Espagnole

Let’s get a little technical for our Foodie Friday fun this week. No, not technical in the technology sense. It’s our food day, after all. I’ve written before about the Mother Sauces (there will be a quiz!) and for some reason one of them – Espagnole – popped back into my head yesterday while I was out doing an errand. Kind of weird, I know, but stay with me.

The other four mother sauces are ones I suspect any of you who cook use on a fairly regular basis. It’s hard to cook Italian food without a tomato sauce being involved. Bechamel is the basis for so many things, from mac and cheese to Moussaka. Hollandaise is used as is (mmm…eggs Benedict…).  I’d argue that Veloute is more widely used as well even if people don’t know what it is.

Espagnole, which is a brown sauce generally reduced several times and is meat based, is sort of the quiet fifth wheel.  It’s not glamorous.  It’s not easy to make and is generally not used as a sauce by itself.  It’s the basis for other sauces (hence a mother sauce) and its deep flavor, brought on by hours of cooking, is part of what distinguishes a professional kitchen from what the rest of us do in the home.  It needs a lot of attention – frequent skimming of fat, for example – to get it right.  Once you have it, however, many other wonderful things are possible.  Which, of course, is how I got on the subject and the business point.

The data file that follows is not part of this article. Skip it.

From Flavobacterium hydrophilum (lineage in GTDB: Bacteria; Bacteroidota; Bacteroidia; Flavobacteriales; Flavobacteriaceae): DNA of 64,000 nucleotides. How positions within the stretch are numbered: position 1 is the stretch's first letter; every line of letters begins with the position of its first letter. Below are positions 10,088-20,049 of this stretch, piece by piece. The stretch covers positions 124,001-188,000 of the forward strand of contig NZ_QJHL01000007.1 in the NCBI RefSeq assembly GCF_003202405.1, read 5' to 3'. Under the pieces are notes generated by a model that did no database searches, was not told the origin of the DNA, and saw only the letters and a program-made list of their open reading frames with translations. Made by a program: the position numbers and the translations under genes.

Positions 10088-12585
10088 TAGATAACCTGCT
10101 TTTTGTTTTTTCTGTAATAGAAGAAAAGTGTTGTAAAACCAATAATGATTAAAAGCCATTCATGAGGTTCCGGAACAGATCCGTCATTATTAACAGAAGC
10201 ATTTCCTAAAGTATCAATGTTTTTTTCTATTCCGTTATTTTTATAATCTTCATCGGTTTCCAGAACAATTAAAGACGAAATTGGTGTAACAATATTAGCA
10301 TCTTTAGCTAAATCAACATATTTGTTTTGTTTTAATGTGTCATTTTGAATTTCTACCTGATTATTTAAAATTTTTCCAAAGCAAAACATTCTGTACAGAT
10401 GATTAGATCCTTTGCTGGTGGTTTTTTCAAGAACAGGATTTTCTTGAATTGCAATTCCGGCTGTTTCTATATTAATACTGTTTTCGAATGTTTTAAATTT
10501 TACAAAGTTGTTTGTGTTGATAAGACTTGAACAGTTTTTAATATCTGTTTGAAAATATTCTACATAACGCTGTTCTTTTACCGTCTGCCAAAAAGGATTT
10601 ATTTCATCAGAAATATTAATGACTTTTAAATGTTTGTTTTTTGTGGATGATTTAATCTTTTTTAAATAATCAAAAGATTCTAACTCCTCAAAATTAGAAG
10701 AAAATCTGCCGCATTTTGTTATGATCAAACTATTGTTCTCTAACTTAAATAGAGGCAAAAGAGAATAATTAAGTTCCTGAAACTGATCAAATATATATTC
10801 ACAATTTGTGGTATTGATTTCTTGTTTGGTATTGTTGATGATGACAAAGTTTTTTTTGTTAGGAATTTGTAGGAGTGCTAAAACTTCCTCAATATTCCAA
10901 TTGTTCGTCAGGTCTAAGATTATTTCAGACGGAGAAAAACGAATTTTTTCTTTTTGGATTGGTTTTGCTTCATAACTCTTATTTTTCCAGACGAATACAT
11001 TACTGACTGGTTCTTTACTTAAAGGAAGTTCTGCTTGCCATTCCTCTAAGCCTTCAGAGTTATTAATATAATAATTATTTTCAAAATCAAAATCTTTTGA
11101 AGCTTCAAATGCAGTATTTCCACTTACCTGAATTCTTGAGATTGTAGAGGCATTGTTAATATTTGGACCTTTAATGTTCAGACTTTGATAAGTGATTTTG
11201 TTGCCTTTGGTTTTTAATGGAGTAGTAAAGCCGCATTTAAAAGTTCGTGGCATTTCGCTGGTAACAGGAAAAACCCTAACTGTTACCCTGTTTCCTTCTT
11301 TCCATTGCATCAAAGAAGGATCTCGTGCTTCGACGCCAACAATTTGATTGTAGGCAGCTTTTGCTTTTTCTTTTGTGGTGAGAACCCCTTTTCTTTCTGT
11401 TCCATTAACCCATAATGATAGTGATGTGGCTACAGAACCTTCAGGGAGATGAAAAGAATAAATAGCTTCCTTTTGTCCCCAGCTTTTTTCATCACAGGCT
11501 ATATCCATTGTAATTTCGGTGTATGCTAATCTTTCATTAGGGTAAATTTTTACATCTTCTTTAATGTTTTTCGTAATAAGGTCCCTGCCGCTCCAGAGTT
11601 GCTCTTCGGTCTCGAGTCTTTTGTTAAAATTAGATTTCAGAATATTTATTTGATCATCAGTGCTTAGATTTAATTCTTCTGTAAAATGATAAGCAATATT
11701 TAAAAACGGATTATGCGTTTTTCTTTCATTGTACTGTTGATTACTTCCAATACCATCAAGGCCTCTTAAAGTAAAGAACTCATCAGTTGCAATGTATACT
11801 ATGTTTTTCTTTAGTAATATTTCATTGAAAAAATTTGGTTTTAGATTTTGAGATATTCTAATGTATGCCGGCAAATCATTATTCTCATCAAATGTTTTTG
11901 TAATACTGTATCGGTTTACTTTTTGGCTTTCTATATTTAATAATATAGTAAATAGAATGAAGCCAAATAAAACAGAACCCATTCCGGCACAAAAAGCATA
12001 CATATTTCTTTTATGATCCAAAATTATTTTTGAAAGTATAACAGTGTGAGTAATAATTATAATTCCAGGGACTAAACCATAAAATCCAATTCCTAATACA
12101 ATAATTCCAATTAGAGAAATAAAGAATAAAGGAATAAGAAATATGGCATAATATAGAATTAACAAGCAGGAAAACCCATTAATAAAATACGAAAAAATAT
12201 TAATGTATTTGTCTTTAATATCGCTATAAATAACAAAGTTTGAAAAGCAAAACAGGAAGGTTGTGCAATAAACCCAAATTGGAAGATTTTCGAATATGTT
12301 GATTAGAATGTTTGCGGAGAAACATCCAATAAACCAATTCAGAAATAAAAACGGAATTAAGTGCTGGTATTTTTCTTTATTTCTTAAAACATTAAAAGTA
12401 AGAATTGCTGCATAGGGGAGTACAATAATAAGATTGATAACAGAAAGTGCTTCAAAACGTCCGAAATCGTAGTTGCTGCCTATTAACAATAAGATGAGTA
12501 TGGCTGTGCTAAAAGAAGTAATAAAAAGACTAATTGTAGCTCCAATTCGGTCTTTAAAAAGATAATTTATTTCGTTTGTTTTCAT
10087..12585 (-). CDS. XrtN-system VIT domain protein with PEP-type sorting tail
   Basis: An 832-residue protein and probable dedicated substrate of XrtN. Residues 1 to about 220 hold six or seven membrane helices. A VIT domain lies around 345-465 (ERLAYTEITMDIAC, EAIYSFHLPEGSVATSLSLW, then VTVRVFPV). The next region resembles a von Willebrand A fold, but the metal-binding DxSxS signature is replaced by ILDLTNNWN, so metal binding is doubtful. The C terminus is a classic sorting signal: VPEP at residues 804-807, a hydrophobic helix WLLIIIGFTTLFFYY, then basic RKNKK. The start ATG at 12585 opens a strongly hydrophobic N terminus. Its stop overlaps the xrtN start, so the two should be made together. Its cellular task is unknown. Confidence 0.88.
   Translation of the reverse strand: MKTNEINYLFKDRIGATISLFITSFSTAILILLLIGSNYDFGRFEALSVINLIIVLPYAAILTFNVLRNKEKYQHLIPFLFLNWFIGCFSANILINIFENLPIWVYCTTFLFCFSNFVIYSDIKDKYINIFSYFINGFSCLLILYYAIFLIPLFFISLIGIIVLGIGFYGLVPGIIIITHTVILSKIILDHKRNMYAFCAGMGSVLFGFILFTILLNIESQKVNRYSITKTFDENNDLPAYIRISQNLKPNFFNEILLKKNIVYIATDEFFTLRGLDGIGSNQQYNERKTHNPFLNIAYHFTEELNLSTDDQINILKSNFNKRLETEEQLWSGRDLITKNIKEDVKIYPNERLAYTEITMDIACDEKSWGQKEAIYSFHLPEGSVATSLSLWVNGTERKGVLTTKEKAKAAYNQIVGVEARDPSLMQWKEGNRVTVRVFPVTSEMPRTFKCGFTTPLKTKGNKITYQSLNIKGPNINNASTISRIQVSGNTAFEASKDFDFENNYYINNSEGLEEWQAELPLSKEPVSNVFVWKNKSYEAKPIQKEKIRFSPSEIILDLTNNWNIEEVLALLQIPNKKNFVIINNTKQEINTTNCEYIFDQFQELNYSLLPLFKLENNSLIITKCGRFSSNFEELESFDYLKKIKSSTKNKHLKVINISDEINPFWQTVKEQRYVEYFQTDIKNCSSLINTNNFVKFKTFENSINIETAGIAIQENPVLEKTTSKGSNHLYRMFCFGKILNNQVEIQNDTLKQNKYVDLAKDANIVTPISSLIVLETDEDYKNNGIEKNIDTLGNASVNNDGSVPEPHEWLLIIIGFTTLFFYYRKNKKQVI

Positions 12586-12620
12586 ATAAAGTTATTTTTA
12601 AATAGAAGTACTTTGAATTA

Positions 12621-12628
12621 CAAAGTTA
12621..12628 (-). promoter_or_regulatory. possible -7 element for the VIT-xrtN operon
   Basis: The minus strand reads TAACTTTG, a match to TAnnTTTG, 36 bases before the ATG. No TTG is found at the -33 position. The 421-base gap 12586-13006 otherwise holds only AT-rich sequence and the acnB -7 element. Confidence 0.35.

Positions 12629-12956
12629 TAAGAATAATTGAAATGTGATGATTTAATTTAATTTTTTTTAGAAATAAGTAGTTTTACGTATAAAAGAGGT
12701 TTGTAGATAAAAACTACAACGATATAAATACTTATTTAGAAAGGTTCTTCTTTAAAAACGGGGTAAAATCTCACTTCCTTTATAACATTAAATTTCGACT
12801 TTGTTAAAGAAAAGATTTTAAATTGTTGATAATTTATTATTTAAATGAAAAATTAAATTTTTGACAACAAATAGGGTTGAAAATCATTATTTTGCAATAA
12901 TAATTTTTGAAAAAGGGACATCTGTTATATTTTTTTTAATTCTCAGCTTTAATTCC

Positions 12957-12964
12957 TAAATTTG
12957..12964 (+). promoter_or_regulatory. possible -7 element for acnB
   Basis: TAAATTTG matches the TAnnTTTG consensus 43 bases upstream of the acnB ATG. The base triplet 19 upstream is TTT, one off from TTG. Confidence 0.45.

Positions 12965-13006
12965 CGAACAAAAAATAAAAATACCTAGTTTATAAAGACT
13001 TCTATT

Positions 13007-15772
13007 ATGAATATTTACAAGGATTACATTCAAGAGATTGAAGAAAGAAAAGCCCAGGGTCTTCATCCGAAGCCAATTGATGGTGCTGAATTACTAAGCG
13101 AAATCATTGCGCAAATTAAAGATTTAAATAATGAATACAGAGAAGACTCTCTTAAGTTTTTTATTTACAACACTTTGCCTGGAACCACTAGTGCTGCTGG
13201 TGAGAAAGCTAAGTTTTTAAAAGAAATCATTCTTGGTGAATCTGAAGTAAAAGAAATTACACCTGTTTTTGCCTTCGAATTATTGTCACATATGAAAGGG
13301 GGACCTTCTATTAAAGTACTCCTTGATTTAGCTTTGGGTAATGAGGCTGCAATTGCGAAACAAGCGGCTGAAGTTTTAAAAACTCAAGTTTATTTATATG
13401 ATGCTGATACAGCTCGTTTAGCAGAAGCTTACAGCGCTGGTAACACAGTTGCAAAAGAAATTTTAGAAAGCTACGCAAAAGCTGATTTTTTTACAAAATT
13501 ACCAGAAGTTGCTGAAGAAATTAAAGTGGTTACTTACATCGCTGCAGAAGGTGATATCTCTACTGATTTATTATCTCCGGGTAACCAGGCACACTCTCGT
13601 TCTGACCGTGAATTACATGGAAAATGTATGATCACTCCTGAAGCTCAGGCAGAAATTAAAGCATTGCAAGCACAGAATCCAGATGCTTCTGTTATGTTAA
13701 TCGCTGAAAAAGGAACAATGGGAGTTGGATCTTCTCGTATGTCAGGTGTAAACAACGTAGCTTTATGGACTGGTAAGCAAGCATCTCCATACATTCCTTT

I was thinking about a friend who is having some trouble in his job.   He’s quietly efficient and the firm is much better off with him there.  The word that popped into my head was…well you can guess.  We all know people who are the Espagnoles (is that a word?) of our businesses.  They are there in the background and they’re easy to overlook.  Without them, a lot of other things are impossible, or least don’t turn out as well (try a mushroom sauce made with a great Espagnole – you’ll know!).  Just as Espagnole is given equal billing as a mother sauce, we need to recognize the contributions of the quiet ones or the ones in the less glamorous jobs.   It’s their Umami that gives our businesses depth even if we have to build on their solid foundation to form the ultimate product.

Do you know someone like that – an Espagnole?

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